Saturday, March 27, 2021

The Leadership Ceiling

Every leader creates a leadership ceiling.

Whether it’s...

  • the CEO of a $100 Billion corporation holding back thousands of employees through a command and control culture, 
  • the director of a small non-profit, who keeps the organization from achieving a broader vision,
  • an orchestra conductor who squelches the passion of talented musicians, 
  • a team leader squelching creativity, 
Every leader creates a leadership ceiling, above which the organization and its people cannot rise. There are high ceilings and low ceilings, but there’s always a ceiling.

  • It may be a “people” ceiling that limits the ability of the people within the organization to feel safe, empowered, and valued.
  • It may be a “process” ceiling that keeps the organization from collaborating and performing at its peak. 
  • Or it may be a “purpose” ceiling that limits the aspirations the organization hopes to accomplish.
For those of us who aren’t at the top of the power hierarchy, when the leadership ceiling is high, life is great. We find the freedom and support to bring our whole selves to our work, to innovate, collaborate, and implement great new solutions, and to participate in a purpose that is beyond what any of us can accomplish as individuals.

But when the ceiling is lower than we want it to be, the going gets rough. And we need to make choices.

When the leadership ceiling we work under is too low, we have 3 choices:

A. We can choose to work ABOVE the leadership ceiling. I love to think big and work boldly, so  this is my default choice. It’s what I do most frequently. It is how I have spent many years of my career.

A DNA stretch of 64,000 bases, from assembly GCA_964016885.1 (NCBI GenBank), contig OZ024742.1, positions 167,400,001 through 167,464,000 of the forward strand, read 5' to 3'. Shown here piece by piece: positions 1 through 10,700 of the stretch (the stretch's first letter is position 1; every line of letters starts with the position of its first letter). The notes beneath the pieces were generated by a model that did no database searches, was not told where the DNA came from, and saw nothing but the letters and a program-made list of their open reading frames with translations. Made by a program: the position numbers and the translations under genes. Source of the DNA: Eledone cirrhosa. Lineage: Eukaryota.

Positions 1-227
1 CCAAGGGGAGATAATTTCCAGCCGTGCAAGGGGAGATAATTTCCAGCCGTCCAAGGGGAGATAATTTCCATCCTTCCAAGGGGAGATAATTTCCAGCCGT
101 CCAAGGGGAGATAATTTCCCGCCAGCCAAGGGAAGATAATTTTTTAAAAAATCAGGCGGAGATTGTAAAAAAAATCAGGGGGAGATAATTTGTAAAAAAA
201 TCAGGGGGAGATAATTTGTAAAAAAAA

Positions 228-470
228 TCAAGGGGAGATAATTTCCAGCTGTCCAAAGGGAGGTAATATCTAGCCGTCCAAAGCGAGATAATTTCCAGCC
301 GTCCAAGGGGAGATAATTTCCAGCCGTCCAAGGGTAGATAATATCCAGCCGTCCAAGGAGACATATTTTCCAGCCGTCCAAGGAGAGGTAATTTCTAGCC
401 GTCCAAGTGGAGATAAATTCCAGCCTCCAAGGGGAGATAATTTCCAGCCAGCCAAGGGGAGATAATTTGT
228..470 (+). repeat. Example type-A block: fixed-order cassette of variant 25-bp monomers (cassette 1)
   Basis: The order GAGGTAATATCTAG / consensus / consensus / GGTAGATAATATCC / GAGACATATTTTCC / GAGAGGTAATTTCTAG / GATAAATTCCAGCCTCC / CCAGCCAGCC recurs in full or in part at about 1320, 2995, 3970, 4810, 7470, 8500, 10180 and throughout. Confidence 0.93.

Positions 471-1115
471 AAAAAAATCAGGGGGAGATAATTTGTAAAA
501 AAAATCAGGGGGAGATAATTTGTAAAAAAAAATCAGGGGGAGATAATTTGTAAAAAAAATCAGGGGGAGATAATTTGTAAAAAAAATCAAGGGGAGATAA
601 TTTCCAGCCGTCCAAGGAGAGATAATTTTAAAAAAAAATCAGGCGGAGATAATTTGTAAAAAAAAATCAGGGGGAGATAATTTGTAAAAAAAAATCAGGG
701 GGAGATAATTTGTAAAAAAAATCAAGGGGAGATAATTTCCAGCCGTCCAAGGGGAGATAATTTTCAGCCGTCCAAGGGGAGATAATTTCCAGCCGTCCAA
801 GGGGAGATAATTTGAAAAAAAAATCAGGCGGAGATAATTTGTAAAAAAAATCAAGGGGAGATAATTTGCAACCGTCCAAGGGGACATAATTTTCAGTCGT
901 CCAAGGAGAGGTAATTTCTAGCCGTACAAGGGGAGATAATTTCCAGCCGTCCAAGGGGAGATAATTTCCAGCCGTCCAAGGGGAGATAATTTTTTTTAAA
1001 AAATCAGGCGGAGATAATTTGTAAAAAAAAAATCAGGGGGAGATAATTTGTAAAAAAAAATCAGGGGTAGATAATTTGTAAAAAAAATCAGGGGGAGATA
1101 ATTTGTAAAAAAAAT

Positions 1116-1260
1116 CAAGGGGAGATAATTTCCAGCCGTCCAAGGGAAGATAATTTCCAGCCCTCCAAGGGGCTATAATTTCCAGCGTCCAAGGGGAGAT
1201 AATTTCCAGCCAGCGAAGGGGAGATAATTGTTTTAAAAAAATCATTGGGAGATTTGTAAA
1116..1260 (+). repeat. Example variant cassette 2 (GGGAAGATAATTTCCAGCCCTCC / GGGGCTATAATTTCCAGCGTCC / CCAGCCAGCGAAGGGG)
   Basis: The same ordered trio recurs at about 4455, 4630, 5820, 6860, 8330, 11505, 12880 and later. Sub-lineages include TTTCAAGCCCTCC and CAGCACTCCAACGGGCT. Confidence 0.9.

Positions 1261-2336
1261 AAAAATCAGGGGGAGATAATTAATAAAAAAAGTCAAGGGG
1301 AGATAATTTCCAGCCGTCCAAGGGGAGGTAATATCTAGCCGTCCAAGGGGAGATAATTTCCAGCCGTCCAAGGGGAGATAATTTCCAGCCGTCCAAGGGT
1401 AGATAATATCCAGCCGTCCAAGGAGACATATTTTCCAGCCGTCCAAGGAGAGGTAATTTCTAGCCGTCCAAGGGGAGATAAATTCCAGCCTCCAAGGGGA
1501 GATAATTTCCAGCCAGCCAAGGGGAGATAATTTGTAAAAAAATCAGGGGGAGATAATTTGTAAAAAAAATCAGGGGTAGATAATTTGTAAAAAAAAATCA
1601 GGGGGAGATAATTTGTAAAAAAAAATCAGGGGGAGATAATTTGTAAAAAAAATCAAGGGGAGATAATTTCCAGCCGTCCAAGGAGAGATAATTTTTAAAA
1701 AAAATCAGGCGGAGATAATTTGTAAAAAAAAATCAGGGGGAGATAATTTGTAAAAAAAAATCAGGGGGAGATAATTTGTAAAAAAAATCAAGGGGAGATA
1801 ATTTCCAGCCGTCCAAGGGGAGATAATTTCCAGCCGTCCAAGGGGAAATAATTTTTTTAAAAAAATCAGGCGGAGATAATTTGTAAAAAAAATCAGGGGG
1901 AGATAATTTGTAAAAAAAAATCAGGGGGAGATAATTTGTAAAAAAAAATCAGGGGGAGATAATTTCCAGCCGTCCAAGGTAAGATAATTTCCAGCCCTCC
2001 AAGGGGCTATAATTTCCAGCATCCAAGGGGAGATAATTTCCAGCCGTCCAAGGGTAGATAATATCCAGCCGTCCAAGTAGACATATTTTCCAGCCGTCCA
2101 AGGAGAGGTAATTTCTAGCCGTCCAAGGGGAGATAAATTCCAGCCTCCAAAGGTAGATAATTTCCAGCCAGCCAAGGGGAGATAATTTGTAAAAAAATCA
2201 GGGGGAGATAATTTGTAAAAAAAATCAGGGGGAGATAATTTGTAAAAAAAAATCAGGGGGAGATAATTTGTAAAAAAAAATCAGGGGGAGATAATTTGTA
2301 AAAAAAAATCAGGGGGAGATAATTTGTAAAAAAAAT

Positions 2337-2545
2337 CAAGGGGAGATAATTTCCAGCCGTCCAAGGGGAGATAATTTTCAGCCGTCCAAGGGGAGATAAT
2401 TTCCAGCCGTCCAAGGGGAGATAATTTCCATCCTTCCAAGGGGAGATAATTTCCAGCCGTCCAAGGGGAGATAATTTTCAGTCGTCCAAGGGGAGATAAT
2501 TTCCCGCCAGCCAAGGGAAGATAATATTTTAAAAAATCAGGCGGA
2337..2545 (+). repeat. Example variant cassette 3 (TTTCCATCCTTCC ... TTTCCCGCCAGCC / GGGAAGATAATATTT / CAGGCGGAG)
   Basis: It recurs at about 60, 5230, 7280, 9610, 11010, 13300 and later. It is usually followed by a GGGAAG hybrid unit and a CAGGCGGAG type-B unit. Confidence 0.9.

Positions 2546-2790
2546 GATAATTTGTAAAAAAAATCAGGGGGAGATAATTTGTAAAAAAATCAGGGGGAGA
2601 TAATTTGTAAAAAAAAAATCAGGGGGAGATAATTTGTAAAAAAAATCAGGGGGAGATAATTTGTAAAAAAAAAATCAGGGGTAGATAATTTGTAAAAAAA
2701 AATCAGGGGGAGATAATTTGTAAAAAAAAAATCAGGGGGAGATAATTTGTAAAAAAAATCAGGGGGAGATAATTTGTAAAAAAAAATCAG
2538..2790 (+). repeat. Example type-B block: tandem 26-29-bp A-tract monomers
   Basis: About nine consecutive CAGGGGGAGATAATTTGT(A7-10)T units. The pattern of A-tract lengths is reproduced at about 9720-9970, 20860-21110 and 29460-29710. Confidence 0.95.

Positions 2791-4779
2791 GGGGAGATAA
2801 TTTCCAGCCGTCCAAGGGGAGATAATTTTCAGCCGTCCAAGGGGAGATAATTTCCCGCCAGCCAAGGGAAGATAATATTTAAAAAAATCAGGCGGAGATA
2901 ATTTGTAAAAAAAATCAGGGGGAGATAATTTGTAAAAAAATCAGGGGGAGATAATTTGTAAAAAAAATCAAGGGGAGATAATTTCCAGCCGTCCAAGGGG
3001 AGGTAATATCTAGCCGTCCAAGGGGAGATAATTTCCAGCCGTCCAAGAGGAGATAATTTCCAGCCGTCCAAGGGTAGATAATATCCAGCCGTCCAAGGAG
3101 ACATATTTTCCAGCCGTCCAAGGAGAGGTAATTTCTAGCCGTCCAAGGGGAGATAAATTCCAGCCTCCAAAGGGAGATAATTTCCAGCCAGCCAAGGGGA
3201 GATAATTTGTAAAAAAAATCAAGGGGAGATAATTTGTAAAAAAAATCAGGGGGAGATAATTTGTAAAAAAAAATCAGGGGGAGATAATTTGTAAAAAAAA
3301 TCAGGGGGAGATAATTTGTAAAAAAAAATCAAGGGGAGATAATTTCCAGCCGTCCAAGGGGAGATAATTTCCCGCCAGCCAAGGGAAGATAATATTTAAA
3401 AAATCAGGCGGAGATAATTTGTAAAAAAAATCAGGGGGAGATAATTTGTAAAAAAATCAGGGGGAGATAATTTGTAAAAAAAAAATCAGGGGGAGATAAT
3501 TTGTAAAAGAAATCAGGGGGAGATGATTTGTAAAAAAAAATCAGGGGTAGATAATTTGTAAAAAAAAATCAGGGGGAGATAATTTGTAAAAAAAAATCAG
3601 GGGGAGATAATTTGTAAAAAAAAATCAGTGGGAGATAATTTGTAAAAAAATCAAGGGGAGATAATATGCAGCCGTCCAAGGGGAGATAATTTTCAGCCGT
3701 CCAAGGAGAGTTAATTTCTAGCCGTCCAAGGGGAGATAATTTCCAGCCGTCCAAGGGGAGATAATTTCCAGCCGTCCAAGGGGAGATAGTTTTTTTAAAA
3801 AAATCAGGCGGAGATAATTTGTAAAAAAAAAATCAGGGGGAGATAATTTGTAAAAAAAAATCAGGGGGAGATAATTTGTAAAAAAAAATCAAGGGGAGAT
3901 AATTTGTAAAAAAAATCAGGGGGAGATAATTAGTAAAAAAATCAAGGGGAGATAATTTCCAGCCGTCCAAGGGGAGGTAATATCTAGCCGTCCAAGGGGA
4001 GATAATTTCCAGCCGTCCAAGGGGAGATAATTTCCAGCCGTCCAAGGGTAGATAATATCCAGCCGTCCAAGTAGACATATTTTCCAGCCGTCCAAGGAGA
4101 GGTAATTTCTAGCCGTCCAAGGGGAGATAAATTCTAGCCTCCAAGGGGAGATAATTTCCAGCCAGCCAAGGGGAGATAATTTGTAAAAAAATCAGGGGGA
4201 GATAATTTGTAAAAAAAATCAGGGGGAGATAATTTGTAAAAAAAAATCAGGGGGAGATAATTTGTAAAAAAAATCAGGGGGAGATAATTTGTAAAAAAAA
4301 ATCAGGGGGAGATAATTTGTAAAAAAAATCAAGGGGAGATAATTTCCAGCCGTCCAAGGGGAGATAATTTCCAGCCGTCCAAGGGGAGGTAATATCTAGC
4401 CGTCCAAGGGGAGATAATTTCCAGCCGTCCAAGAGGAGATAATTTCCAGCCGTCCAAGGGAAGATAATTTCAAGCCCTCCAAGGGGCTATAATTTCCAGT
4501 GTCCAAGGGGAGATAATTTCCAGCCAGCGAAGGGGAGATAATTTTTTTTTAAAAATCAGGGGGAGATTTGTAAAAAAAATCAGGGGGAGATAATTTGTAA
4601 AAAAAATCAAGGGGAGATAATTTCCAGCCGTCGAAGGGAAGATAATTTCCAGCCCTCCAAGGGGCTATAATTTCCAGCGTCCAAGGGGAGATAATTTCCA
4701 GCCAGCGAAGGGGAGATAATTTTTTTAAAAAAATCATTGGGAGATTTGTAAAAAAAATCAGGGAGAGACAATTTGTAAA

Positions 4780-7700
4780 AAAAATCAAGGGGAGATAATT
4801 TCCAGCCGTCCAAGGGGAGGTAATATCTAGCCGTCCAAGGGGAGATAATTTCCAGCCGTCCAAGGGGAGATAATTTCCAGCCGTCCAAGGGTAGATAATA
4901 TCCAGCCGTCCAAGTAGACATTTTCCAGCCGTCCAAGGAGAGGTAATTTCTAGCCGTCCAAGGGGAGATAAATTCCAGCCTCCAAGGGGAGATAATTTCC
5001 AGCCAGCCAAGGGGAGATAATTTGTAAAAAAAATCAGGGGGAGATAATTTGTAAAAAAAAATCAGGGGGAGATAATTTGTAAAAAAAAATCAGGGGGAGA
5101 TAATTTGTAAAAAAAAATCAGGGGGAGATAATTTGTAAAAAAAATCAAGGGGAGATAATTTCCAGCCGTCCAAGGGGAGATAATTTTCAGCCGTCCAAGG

And it always fails. 

When you work above the leadership ceiling, you may feel successful in the short term, but over time you’ll notice that you keep hitting the same barriers, progress you’ve already made deteriorates, and early optimism turns to debilitating cynicism.

B. We can choose to work BENEATH the leadership ceiling, BIDING our time. For many of us, in many situations, this is the best choice—the people directing us and paying our salaries typically expect us to work beneath their leadership ceiling. Or we can BAIL and leave the organization.

Since everyone, by definitions, works beneath leadership ceilings, let’s recognize that and get intentional about how we bring our full selves to that space. And let’s develop our judgement about when it’s time to BAIL and pursue our dreams under more enlightened leaders.

C. We can choose to try to CHANGE the Ceiling. This path is not for everyone. And it’s not for every situation. But for some people in some situations, this is the path to the greatest impact, success, and satisfaction.

Changing a leadership ceiling is not for the faint of heart. It requires intention, discipline, intuition, creativity, and perseverance. But when we make it work, we change the world.

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